That’s the setup for the third of act of Alex Garland’s dazzling new sci-fi epic, Annihilation. Natalie Portman plays the woman, Lena, a retired Army veteran and a biology professor at Johns Hopkins University. She’s in a place called the Shimmer, a strange anomaly of land that started when something resembling a meteor crashed into the lighthouse and took up home there. The anomaly spread, and teams started going in to investigate. Lena’s husband, Kane (Oscar Isaac), was a part of one expedition – he was the only survivor, and returned abruptly with no memory of what happened to him, and with multiple organ failure. Lena, hoping to find answers in the Shimmer, enters with an all-female crew to do what the other expeditions could not: uncover the nature of the anomaly and stop it from spreading.

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Natalie Portman in Annihilation

Natalie Portman is always proving herself.

It’s not a conscious effort, not some desperate act of retribution. There’s nothing cloying or even necessarily deliberate about her methods of reinvention, if you can even call it that. She’s been a professional actress since she was 11 years old. She’s a Harvard graduate, a wife and mother, an Oscar winner. Her career is peppered with both high-caliber performances and less sexy – but certainly more impressive – scientific accolades. She’s a woman who’s starred in three Star Wars films and penned an academic study called “Frontal lobe activation during object permeance: data from near-infrared spectroscopy.”

And yet, she still feels under-appreciated, occasionally disregarded. Her new film, Annihilation, is a reminder that she’s one of the finest, and most interesting, actresses working right now.

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The Best Superhero Movies You Can Stream Right Now

Movies Coming to Netflix

There’s never been anything quite like Black Panther before. The latest Marvel movie is one of the first major comic book adaptations with a black lead, and it’s already poised to be one of the franchise’s most successful entries, having sold more advance tickets than any other film in Marvel history. And as Candice Frederick put so eloquently in a piece for /Film, Black Panther is “specifically a black movie that celebrates the strength and beauty of black womanhood in an era in which both get tossed aside.” It may be one-of-a-kind for now, but it will surely usher in a new wave of superhero films that celebrate other races and cultures, and ones that emphasize the power and strength of women.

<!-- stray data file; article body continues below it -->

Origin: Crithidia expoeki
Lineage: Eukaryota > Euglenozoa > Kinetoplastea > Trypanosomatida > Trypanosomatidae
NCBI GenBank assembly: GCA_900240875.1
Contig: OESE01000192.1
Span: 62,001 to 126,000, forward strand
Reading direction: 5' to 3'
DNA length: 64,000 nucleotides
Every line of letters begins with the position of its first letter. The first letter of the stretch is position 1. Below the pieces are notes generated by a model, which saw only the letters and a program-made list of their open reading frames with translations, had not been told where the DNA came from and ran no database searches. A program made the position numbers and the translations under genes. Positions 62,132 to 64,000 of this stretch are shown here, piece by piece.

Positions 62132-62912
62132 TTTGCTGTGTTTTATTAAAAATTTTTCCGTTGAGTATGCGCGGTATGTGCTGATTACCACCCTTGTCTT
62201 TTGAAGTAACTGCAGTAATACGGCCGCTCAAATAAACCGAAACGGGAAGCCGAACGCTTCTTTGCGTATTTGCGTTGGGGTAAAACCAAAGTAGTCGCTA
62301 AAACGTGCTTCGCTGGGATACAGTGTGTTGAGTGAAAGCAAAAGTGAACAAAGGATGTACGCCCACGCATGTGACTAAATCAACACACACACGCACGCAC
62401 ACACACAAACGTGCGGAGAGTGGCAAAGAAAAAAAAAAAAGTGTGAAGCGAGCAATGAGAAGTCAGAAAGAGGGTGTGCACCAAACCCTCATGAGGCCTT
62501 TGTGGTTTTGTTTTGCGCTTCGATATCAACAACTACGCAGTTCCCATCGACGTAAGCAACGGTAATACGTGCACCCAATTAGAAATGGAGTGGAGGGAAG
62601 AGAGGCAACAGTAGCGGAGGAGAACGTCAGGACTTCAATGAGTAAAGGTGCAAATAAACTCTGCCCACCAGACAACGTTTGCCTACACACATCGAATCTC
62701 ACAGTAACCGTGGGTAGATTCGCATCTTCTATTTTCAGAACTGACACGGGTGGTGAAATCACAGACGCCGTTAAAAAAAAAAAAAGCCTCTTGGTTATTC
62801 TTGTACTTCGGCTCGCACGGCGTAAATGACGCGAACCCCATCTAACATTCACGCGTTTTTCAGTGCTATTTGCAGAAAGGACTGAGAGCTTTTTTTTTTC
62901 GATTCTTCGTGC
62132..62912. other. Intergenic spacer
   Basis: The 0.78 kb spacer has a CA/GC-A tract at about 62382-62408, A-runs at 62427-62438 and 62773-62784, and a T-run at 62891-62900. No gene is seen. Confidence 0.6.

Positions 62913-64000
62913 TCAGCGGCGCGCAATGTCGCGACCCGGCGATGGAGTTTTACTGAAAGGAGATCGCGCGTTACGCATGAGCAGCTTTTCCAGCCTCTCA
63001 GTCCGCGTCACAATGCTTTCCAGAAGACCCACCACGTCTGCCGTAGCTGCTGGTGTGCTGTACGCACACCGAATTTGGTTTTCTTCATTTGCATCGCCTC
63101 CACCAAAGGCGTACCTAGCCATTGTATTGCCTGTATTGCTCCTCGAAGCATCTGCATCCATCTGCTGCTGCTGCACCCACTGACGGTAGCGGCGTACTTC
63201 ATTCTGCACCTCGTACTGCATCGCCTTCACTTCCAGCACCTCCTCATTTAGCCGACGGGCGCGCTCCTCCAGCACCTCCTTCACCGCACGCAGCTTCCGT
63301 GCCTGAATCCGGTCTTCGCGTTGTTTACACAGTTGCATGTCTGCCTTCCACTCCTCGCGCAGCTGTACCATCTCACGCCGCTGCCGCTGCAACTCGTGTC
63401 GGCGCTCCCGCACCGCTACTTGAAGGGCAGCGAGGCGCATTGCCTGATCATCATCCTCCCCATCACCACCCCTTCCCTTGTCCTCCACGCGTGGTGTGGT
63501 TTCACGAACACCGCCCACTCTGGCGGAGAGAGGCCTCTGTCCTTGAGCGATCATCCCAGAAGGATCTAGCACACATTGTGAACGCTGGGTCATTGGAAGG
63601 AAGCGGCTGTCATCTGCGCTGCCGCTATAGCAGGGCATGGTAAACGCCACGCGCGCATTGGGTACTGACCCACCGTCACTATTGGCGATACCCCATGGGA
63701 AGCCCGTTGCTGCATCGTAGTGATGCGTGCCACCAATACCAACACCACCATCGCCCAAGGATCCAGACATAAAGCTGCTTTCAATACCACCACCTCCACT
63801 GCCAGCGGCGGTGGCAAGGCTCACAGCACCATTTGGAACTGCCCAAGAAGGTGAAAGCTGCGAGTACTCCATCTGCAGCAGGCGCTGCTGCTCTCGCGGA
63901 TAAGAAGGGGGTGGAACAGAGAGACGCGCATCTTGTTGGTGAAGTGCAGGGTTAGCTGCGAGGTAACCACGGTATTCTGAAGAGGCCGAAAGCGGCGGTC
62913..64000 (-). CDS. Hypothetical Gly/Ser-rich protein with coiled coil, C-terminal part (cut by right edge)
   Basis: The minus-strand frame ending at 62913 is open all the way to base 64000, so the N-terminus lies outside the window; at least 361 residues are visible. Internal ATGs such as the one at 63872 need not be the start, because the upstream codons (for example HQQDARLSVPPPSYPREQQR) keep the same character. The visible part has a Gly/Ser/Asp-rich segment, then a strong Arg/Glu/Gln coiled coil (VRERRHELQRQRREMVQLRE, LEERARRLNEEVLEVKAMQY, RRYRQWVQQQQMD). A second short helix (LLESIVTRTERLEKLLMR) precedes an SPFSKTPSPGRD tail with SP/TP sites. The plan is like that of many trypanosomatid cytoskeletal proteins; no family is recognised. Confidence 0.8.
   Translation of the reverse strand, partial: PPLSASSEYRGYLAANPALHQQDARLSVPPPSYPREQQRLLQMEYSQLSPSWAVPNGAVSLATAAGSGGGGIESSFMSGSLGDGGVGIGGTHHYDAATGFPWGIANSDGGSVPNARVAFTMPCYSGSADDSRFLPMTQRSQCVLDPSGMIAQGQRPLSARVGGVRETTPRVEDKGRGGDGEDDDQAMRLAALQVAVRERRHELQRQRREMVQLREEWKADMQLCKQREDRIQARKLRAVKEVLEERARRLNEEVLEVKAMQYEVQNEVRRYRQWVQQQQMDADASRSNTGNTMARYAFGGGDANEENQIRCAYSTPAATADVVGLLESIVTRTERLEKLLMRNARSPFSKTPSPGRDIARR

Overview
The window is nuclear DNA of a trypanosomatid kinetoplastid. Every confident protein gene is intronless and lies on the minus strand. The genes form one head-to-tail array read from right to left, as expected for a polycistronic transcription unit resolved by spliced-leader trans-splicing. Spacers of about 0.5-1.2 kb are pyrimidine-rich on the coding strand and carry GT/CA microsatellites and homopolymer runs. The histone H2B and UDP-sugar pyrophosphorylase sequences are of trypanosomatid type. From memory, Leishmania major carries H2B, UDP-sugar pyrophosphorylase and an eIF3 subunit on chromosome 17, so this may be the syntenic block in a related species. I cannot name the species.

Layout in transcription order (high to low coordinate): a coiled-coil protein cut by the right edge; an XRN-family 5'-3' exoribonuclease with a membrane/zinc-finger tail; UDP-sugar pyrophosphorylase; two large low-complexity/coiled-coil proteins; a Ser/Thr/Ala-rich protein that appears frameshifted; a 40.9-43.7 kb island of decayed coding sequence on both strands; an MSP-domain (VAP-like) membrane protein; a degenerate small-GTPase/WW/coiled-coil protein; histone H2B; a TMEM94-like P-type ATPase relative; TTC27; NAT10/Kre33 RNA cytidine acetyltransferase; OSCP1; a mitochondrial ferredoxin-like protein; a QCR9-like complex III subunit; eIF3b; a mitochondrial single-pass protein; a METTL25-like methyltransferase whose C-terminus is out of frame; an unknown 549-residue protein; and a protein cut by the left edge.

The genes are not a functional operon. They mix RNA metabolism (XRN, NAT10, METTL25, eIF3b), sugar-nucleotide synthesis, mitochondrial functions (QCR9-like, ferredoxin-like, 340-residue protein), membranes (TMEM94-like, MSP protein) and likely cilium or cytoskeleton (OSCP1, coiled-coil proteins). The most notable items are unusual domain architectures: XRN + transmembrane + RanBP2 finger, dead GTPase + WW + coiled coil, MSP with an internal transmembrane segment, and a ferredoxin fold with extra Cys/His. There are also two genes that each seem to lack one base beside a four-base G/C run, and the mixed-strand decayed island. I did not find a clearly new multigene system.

So yes, Black Panther is a singular film, one that comes at an interesting time in the surge of high-grossing – and occasionally prestigious – superhero flicks. If you’re looking to wade through the waters of what came before, there are a surprising number of excellent-quality superhero flicks currently available on major streaming services. Here are some you can mull over while you wait for your Black Panther screening this weekend.

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The True Story of the Winchester Mystery House

Winchester Mystery House

In the annals of bizarro American history, there exists a house so notoriously elaborate and kookily constructed that – despite tales of hauntings, accidents, and disorientation – it remains a viable tourist trap to this day. Nestled in the heart of San Jose, California, the Winchester Mystery House has been the subject of intense fascination since its construction in 1884. And for good reason: the house is a literal maze, with staircases that lead nowhere, a custom-made Tiffany window designed to look like a spiderweb, and hidden messages meant to ward off spirits throughout its many tangled rooms.

The new horror movie Winchester, in theaters today, is a fantastical interpretation of the house’s history, with Helen Mirren as the famously offbeat Sarah Winchester. But this is a house so historic and strange, with a backstory full of twists and turns – like the house itself – that the Hollywood version trades in for ghostly apparitions and jump scares. The truth may not be scarier than fiction, but it’s certainly more interesting.

With that in mind, let’s dig into the true story of the Winchester Mystery House: why it was built, what it means, where you might have seen it before, and why it remains a fascinating artifact of American spiritualism.